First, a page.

Dr. Fauci gives behind-the-scenes look at coronavirus press briefings

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Dr. Anthony Fauci offered a behind-the-scenes glimpse at the daily coronavirus task force press briefings, noting that President Trump often ad-libs his comments and explaining how he handles it when he disagrees with the president.

Dr. Fauci, the National Institutes of Health infectious diseases expert, told Science magazine on Sunday before heading to the White House that the typical routine is for the task force to “sit down for an hour and a half, go over all the issues on the agenda” before providing an update to the president.

“Then we proceed from there to an ante room right in front of the Oval Office to talk about what are going to be the messages,” Dr. Fauci told Science. “What are the kind of things we're going to want to emphasize?”

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The task force then presents its consensus to Trump and “somebody writes a speech,” Dr. Fauci explained.

“Then he gets up and ad libs on his speech. And then we're up there to try and answer questions,” Dr. Fauci said.

The briefings have emerged as must-see television for a variety of reasons, but have also become polarizing in recent days. The president and members of the task force often provide critical updates on the pandemic and offer transparency that media sought prior to the pandemic. But Trump has also sparred with reporters and been accused by critics of spreading misinformation.

Washington Post media columnist Margaret Sullivan recently called on networks to stop airing President Trump's "dangerous, destructive" coronavirus briefings. MSNBC host Rachel Maddow made a similar argument last week. Dr. Fauci was asked how he handles it when he disagrees with President Trump the briefings.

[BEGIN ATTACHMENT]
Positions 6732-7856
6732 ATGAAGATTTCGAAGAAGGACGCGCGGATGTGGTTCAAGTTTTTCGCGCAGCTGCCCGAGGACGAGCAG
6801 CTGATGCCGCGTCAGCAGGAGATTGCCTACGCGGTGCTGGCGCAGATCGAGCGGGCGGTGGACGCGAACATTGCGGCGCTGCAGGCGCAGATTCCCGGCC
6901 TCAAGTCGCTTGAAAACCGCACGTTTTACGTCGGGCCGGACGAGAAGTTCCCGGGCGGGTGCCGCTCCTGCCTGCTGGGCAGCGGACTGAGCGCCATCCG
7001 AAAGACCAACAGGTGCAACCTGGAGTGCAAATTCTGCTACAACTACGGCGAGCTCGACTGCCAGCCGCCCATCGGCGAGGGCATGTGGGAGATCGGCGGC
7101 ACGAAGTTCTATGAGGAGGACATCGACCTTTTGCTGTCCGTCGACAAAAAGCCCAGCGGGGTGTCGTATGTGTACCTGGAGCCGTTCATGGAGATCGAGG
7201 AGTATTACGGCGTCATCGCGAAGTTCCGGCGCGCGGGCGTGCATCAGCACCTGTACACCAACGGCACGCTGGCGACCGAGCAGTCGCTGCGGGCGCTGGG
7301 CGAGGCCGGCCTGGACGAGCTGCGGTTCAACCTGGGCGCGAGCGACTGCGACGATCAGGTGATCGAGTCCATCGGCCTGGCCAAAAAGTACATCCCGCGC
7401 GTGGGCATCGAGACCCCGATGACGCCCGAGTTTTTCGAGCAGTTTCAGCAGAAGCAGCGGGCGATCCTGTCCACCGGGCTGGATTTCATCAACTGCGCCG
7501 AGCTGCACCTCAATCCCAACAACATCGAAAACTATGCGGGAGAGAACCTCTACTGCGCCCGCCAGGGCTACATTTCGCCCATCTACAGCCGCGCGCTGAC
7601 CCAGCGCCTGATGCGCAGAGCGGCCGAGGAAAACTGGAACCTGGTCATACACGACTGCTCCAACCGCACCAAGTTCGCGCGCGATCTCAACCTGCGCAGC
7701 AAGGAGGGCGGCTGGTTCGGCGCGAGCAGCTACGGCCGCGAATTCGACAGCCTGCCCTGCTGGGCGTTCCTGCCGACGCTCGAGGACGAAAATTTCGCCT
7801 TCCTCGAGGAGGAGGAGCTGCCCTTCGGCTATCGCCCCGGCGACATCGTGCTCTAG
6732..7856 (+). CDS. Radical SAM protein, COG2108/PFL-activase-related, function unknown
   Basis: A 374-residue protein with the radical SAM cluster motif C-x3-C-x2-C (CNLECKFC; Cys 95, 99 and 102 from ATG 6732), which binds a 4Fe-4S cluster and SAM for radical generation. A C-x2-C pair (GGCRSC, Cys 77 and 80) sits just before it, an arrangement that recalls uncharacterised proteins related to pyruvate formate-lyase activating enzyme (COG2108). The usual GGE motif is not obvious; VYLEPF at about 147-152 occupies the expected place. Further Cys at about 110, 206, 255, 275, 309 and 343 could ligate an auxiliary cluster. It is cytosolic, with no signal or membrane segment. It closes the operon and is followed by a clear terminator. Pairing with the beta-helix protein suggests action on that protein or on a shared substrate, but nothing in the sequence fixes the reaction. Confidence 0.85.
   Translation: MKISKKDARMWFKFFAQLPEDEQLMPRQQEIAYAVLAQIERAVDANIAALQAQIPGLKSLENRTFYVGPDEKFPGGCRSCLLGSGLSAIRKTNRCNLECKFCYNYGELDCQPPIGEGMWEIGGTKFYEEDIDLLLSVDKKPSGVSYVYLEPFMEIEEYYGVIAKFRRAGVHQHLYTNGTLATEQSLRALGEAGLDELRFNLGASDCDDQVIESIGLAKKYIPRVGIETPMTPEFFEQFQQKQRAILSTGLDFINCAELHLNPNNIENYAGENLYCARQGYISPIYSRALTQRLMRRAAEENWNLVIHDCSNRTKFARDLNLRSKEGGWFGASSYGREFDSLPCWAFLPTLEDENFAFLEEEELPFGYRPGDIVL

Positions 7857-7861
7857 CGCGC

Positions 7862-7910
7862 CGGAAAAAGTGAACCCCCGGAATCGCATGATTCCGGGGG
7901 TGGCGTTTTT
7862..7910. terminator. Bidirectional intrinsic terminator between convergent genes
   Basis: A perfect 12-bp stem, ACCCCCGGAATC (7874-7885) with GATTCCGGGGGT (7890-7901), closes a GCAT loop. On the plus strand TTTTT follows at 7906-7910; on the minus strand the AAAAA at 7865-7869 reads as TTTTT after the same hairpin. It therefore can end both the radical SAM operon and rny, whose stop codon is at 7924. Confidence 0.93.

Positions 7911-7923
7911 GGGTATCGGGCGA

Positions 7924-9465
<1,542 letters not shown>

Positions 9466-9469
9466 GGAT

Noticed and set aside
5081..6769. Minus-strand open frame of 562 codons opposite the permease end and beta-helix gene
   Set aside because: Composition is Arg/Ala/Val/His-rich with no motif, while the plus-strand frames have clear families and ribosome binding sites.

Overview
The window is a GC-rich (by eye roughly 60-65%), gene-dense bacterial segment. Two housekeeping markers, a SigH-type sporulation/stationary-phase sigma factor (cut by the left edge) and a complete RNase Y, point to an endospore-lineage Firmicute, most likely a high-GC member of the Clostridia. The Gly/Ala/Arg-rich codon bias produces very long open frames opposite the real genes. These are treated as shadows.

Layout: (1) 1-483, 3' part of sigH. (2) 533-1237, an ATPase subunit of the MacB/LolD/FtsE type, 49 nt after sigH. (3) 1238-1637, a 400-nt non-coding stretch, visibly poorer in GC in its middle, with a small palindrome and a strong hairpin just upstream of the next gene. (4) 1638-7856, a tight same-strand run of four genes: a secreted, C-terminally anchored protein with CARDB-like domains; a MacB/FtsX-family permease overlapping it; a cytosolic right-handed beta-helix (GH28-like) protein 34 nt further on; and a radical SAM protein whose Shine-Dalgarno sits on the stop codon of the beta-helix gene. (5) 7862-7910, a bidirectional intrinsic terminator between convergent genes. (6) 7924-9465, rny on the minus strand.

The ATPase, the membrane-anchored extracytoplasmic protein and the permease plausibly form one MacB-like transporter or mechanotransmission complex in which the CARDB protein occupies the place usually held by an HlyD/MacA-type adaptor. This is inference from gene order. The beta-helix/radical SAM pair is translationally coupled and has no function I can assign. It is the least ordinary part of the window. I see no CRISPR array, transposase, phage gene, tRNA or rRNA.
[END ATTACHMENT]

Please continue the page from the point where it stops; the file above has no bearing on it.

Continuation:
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“Well, I don't disagree in the substance. It is expressed in a way that I would not express it, because it could lead to some misunderstanding about what the facts are about a given subject,” Dr. Fauci told the magazine, noting that he once realized the president’s timeline for when China learned about coronavirus was a tad off.

“I told the appropriate people,” he said. “The next time they sit down with him and talk about what he’s going to say, they will say, by the way, Mr. President, be careful about this and don't say that. But I can't jump in front of the microphone and push him down. OK, he said it. Let's try and get it corrected for the next time.”

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One of the briefings was mocked because the members of the task force shook hands while stressing the importance of social distancing. Dr. Fauci admitted they shouldn’t have done that but stressed Vice President Mike Pence’s behind-the-scenes social distancing efforts.

“The vice president is really pushing for physical separation of the task force. He keeps people out of the room -- as soon as the room gets like more than 10 people or so, it’s: ‘Out, everybody else out, go to a different room,’” Dr. Fauci told the magazine.

“So with regard to the task force, the vice president is really a bear in making sure that we don't crowd 30 people into the Situation Room, which is always crowded. So he's definitely adhering to that,” Dr. Fauci said.

Dr. Fauci said he has pushed for a “virtual press conference,” as opposed to in-person gatherings, to avoid jamming multiple people on the stage in the briefings room and forcing reporters to gather in large groups.

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“Thus far, no. But when you're dealing with the White House, sometimes you have to say things 1,2,3,4 times, and then it happens. So I'm going to keep pushing,” he told the magazine. “I’m trying my best. I cannot do the impossible.”

Fauci, who declined to comment on whether or not he was criticized for his viral reaction to Trump jokingly referring to the “deep State Department,” had to end his interview with Science magazine after receiving a text message that he was needed at the White House.

Fox News’ Joseph A. Wulfsohn contributed to this report.